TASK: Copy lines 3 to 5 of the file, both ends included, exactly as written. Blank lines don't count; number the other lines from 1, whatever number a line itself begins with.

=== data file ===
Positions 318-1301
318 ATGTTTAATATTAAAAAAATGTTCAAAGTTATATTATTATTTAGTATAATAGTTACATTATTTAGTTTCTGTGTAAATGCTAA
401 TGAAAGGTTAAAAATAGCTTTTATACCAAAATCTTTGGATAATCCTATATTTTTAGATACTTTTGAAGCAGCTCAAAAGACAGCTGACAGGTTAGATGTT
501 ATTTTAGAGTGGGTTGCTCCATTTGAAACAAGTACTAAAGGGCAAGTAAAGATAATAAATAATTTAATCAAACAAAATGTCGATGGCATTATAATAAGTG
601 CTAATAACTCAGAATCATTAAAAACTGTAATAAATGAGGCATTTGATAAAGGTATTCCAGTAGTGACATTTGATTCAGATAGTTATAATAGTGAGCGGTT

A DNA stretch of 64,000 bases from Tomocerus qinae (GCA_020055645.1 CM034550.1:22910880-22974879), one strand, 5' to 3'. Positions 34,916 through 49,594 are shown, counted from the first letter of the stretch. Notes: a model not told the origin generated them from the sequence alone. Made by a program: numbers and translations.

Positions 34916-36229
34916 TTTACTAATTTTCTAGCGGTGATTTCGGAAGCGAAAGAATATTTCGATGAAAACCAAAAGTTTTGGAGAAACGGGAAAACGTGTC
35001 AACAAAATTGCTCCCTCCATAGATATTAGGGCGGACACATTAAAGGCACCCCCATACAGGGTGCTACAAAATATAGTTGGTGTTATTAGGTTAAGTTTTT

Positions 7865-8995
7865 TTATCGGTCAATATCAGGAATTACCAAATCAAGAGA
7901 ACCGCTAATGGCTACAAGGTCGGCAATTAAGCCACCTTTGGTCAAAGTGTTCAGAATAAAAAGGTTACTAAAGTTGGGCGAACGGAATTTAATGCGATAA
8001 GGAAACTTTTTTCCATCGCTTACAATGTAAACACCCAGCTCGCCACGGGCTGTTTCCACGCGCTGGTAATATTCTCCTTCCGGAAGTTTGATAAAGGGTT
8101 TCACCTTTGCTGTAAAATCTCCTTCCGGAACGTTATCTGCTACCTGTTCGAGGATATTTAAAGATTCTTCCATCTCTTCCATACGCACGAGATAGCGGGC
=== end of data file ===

401 TGAAAGGTTAAAAATAGCTTTTATACCAAAATCTTTGGATAATCCTATATTTTTAGATACTTTTGAAGCAGCTCAAAAGACAGCTGACAGGTTAGATGTT
501 ATTTTAGAGTGGGTTGCTCCATTTGAAACAAGTACTAAAGGGCAAGTAAAGATAATAAATAATTTAATCAAACAAAATGTCGATGGCATTATAATAAGTG
601 CTAATAACTCAGAATCATTAAAAACTGTAATAAATGAGGCATTTGATAAAGGTATTCCAGTAGTGACATTTGATTCAGATAGTTATAATAGTGAGCGGTT